Police officials and witnesses said the youthful attackers ran through a crowded downtown market area and tried to enter the police facility. One was shot dead at the entrance gate, and the other two forced their way inside and opened fire. Of them, one was shot and killed and the second later blew himself up, ending the incident.
A spokesman for the Taliban insurgency sent text messages to some Afghan journalists during the gun battle, asserting responsibility for the attack. It was the first terrorist assault in downtown Kabul since April 18, when a lone suicide bomber in army dress penetrated the Ministry of Defense headquarters, killing two soldiers before being shot dead.
“I saw three boys run toward the police station wearing army uniforms. One ran past and the others shouted, ‘Come back, this is the place,’ ” said Omid Ziai, 18, a shopkeeper selling sheets and towels on the next block. “One of them was shot right away, but the others went inside, and there was furious fire for a long time.”
Deputy city police chief Daoud Amin said the attackers who entered the police facility managed to kill two officers and four civilians who were visiting the office. None of the civilians was immediately identified, but another police official said at least one may have been a foreigner.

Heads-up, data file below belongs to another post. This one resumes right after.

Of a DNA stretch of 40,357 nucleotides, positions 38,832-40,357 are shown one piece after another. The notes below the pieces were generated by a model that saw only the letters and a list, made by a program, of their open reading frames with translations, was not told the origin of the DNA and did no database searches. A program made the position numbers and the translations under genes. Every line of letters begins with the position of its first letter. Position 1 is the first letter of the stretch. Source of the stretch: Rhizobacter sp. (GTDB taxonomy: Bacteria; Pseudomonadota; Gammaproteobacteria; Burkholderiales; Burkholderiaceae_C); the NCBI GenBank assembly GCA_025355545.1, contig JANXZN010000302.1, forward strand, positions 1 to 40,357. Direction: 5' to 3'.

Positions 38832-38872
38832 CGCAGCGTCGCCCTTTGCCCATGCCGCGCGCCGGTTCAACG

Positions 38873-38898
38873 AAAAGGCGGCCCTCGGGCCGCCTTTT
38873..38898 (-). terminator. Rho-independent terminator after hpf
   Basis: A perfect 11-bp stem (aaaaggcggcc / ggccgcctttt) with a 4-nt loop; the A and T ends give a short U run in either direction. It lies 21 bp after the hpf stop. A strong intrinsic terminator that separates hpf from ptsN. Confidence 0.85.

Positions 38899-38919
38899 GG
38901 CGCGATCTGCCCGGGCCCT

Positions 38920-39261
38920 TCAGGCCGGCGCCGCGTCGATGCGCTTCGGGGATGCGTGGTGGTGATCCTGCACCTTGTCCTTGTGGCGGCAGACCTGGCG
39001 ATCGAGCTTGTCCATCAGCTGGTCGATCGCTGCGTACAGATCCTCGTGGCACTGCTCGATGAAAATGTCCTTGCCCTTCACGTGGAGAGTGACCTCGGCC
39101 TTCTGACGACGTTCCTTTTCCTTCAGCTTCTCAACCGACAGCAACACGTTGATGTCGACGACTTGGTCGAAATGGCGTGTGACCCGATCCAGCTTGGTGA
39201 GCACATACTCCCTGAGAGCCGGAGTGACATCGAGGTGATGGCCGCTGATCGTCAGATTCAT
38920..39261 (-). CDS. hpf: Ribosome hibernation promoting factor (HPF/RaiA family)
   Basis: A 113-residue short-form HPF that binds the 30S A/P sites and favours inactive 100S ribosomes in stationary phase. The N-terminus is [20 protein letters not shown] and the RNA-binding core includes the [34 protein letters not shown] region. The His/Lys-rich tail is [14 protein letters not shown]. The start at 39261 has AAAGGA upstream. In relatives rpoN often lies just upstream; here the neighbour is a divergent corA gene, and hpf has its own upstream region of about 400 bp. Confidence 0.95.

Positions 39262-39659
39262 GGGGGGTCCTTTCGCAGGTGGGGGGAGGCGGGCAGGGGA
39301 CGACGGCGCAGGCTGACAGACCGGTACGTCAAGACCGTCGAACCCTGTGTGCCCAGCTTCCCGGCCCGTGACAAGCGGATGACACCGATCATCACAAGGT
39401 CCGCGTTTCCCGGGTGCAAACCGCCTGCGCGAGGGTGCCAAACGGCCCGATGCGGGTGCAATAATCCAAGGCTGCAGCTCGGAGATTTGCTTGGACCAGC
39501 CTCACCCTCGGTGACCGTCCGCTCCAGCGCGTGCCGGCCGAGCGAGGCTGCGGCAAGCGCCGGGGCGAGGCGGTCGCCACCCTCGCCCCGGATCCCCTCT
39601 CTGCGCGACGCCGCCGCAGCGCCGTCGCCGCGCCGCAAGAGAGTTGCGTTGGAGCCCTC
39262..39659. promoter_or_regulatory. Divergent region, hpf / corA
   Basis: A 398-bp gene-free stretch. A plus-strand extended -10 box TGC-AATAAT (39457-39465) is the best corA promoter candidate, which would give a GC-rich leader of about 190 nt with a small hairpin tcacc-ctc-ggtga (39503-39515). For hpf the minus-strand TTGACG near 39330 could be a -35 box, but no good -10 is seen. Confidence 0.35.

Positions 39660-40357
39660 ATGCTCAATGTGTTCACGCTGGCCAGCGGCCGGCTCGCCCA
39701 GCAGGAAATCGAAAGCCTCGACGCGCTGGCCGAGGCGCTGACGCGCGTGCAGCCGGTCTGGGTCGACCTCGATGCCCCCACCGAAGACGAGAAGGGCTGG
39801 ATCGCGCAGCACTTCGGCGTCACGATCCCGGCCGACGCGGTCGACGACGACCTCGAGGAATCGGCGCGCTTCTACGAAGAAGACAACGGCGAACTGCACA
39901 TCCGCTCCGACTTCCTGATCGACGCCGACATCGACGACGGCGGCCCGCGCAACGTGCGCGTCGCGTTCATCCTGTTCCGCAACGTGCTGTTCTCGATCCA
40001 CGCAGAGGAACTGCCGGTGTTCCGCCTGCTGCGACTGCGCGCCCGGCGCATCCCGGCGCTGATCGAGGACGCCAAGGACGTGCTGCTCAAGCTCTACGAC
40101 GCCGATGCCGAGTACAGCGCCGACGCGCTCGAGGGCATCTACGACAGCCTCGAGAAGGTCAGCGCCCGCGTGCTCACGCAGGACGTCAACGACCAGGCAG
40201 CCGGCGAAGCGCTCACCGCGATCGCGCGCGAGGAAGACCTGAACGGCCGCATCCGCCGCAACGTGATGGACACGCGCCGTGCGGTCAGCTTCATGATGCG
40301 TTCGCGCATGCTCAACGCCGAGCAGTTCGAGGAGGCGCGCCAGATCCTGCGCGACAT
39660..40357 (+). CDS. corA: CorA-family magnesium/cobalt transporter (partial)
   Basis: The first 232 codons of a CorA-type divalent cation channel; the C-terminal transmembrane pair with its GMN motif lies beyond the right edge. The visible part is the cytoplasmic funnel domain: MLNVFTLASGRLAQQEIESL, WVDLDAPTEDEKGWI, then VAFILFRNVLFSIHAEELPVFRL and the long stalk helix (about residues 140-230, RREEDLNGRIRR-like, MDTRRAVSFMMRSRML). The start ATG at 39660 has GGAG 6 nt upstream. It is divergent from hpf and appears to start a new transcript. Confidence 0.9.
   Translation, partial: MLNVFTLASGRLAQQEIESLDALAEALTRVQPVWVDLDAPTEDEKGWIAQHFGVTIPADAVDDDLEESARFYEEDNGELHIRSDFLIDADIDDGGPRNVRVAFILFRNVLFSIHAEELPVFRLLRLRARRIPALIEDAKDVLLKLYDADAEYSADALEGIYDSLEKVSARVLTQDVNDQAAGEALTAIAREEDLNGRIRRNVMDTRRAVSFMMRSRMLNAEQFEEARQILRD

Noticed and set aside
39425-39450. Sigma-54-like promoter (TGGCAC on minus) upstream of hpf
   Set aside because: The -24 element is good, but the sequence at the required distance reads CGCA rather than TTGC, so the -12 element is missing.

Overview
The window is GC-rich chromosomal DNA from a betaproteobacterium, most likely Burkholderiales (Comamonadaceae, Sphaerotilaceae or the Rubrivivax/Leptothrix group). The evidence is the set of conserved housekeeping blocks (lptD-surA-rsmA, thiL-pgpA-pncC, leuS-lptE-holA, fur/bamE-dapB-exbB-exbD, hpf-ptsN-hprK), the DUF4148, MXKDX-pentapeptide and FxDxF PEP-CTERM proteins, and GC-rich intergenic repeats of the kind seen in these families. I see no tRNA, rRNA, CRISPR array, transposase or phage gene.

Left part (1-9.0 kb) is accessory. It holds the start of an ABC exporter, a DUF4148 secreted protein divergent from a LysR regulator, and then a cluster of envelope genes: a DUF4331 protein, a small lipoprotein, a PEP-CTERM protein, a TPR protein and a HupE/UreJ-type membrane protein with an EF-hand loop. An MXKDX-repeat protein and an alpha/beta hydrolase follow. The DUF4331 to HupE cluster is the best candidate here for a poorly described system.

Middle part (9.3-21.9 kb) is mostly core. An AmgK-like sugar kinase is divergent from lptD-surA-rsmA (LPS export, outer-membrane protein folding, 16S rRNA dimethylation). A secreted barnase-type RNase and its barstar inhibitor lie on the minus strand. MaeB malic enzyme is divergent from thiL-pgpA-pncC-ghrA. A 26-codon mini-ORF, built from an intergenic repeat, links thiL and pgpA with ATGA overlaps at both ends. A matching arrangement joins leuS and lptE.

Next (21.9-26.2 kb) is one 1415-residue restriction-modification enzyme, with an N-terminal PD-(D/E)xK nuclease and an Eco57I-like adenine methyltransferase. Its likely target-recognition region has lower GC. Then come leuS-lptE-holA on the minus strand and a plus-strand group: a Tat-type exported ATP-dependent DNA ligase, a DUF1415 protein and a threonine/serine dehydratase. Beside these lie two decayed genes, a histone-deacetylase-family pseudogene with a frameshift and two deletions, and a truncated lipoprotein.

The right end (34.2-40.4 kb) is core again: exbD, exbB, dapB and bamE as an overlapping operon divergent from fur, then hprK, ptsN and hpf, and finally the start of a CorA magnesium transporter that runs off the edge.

Other witnesses, including a guard at a nearby bank, described hearing or seeing a rocket land in the immediate area just before the attack, causing a huge explosion and setting numerous shops on fire. The area, one of the busiest shopping centers in the capital, was quickly deserted, with abandoned merchandise scattered across the sidewalks.
The body of one assailant lay outside the police building for several hours amid the noise of the gun battle and the chaos of police and emergency vehicles. A second was brought out later, and both were put in ambulances. Both appeared to be men in their late teens or early 20s, who were wearing camouflage uniforms on top of traditional Muslim robes.
Hamdard is a special correspondent. Special correspondent Sayed Salahuddin contributed to this report. Washington Post